Open letters call for protests in more Chinese cities

Wednesday, February 23, 2011

BEIJING - Open letters circulated online Wednesday called for weekly anti-government protests from Sunday in 18 Chinese cities, adding five cities including the capitals of two volatile western regions.

The letters originated from the US-based Chinese pro-democracy website and urged people to gather at designated places in the 18 cities from 2 p.m. each Sunday.

Chinese rights activists circulated links to the letters on Twitter, which is blocked in China but accessible via proxy servers, and some references also appeared on Chinese-based micro-blogs despite strict government controls.

“If the Chinese government is sincere about solving problems such as corruption and public supervision, we will send out a notice stopping the action,” said one letter addressed to the Chinese people from the “China Jasmine Rallies organisers”.

No individuals or groups have claimed responsibility for the recent protests calls, and Boxun said only that one letter was “posted by a friend of one of the organisers”.

The cities included Beijing and Shanghai, where a handful of protesters and hundreds of onlookers gathered last Sunday.

The letters said the planned protests would have the code name “two meetings”, a reference to next month’s annual sessions of the National People’s Congress and its advisory body.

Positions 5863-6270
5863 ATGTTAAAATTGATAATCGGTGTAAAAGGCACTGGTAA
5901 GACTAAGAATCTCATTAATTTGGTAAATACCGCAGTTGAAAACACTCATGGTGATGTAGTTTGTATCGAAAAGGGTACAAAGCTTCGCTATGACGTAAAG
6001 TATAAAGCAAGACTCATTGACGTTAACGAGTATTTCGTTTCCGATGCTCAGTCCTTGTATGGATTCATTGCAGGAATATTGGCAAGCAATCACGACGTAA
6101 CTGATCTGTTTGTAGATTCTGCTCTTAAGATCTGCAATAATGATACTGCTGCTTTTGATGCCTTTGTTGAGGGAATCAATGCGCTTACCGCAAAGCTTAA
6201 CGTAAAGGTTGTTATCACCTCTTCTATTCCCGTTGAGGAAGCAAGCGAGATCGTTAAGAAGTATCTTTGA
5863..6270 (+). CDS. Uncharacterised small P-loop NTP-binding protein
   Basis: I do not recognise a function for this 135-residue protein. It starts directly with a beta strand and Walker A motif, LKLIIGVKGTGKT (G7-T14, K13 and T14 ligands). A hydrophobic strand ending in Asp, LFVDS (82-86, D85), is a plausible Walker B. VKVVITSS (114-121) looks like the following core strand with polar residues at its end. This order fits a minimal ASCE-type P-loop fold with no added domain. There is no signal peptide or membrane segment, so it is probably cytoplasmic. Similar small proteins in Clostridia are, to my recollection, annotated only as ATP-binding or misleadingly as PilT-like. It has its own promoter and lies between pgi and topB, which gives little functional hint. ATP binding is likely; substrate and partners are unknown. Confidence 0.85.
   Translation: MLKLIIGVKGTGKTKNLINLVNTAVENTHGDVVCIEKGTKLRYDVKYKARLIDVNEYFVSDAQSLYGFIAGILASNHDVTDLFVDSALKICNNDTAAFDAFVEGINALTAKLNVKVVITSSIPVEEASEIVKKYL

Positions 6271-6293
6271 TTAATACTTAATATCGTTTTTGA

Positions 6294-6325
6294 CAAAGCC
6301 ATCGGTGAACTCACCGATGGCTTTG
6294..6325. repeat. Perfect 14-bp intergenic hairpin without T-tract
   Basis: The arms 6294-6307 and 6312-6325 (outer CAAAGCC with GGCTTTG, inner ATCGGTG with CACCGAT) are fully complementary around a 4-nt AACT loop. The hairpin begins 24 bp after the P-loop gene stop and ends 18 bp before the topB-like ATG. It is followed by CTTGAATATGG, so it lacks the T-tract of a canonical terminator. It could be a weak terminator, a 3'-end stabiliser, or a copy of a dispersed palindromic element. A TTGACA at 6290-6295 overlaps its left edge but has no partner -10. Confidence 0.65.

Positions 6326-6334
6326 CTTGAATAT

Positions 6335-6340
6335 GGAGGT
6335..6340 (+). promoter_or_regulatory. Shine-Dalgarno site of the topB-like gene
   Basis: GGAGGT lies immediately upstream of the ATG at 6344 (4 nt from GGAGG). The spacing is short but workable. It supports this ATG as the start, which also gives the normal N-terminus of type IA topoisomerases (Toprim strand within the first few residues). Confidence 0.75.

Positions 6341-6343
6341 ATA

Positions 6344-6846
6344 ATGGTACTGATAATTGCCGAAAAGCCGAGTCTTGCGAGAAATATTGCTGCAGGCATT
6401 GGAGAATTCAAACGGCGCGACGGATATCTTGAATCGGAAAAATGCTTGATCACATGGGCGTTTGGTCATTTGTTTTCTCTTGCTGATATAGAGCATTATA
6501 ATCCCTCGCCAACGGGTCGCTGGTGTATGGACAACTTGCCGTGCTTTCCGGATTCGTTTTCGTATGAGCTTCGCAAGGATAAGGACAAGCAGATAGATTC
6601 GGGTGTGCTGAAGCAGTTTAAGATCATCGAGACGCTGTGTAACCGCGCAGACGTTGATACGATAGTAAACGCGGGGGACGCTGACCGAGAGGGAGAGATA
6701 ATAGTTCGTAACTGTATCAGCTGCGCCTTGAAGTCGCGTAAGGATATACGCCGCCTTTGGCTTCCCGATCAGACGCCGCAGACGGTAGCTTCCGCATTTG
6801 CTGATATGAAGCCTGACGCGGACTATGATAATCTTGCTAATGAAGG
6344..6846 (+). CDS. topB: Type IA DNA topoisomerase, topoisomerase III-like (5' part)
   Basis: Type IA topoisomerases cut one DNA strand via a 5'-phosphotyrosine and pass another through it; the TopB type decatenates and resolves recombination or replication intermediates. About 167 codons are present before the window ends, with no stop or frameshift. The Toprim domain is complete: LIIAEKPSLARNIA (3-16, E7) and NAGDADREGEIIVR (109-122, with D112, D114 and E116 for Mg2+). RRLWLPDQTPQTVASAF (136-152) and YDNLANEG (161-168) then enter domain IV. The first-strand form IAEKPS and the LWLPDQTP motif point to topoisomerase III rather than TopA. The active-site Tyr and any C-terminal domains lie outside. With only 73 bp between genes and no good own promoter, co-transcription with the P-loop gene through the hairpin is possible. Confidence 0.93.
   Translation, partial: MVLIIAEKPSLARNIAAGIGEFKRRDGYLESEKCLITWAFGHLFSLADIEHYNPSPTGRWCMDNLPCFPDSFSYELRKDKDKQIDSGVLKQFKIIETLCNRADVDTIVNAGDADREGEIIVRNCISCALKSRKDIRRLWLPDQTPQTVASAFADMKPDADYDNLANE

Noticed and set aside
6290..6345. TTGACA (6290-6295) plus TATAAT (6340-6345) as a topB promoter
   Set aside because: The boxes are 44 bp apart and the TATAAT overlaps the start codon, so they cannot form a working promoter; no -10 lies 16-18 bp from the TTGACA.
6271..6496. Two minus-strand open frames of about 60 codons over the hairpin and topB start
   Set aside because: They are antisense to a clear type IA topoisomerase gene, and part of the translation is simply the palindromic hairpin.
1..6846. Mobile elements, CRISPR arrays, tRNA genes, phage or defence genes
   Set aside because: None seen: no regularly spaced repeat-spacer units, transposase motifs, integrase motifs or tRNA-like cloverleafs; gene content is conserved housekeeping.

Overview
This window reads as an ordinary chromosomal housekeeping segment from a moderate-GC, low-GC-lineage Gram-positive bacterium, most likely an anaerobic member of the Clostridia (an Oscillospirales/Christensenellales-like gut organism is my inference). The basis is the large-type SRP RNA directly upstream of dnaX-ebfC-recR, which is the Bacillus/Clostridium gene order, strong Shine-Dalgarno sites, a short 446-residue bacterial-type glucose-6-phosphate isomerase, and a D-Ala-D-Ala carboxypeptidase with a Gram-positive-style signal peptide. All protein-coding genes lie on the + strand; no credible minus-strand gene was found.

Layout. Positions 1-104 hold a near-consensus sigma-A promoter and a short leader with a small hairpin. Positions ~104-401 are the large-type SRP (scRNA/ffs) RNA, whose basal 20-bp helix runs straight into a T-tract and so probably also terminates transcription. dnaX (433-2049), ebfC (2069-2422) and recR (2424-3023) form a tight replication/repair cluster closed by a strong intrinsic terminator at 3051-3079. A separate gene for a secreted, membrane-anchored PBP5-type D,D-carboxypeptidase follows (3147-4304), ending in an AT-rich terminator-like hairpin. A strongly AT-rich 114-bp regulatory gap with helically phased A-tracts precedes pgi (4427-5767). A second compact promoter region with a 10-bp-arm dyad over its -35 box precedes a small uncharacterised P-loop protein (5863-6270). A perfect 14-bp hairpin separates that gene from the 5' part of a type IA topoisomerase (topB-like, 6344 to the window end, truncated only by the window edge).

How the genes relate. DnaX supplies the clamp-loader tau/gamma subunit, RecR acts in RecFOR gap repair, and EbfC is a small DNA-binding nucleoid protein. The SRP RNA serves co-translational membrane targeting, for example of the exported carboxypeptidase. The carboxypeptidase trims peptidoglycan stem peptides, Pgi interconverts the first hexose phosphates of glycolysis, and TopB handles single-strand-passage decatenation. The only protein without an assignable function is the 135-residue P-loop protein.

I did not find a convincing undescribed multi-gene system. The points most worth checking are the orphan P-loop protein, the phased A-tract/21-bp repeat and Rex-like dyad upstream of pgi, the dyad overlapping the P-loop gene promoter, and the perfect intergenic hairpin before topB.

The government has censored searches for terms including “Egypt” and “jasmine” and could be forced to censor news of the “two meetings” if it follows a similar practice.

The letters urged protesters to shout slogans including “Long live freedom! Long live democracy!” and call for an end to the one-party political system under the Communist Party.

Among the five new cities listed were Lhasa and Urumqi, the capitals of the Tibet and Xinjiang autonomous regions, respectively.

Anti-government protests by members of the Uighur minority led to ethnic violence that left at least 197 people dead in Urumqi in July 2009.

Violent protests by Tibetans also rocked Lhasa in early March 2008 around the anniversary of a 1959 uprising against Chinese rule.

The Lhasa violence left at least 21 people dead, according to the government, and the protests grew into widespread demonstrations against Chinese rule in many Tibetan areas.

Filed under: Politics

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